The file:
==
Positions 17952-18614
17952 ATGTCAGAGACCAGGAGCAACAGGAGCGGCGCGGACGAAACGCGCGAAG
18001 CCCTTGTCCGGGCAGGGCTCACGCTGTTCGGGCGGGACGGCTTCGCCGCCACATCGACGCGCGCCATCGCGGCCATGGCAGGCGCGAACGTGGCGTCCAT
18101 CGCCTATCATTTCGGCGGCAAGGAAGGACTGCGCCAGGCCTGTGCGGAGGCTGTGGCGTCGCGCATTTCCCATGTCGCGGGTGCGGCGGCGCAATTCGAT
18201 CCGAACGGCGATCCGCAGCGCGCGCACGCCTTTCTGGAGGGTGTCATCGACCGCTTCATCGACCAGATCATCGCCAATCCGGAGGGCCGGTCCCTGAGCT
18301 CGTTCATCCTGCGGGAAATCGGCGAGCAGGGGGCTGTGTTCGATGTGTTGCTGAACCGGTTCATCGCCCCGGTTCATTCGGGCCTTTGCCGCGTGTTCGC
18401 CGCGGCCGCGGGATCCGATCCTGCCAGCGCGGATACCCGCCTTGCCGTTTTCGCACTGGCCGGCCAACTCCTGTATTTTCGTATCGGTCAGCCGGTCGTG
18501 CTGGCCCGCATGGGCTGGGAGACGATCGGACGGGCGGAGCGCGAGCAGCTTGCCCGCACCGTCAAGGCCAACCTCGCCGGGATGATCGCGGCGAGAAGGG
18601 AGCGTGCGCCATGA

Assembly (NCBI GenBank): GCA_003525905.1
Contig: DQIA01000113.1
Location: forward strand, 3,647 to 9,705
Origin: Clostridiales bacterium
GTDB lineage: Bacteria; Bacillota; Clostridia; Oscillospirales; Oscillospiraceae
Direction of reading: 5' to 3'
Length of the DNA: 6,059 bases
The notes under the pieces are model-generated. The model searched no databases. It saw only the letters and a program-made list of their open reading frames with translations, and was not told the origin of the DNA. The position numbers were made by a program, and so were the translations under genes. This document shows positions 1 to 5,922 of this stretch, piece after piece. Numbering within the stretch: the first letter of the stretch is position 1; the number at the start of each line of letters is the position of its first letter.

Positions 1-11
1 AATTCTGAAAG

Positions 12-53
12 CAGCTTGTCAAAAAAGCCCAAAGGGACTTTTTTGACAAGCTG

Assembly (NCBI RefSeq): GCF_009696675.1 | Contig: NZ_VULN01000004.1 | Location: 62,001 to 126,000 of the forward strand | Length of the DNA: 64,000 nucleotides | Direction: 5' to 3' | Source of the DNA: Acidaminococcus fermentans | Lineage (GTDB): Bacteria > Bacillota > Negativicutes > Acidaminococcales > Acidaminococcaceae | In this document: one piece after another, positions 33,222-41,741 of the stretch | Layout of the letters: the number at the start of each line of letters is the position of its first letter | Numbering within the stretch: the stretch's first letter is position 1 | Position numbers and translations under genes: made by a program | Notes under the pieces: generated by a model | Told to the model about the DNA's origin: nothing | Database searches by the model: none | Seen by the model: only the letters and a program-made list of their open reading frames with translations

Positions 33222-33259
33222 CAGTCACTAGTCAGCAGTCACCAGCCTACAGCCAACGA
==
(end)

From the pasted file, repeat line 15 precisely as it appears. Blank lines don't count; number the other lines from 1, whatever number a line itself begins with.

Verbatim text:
Direction of reading: 5' to 3'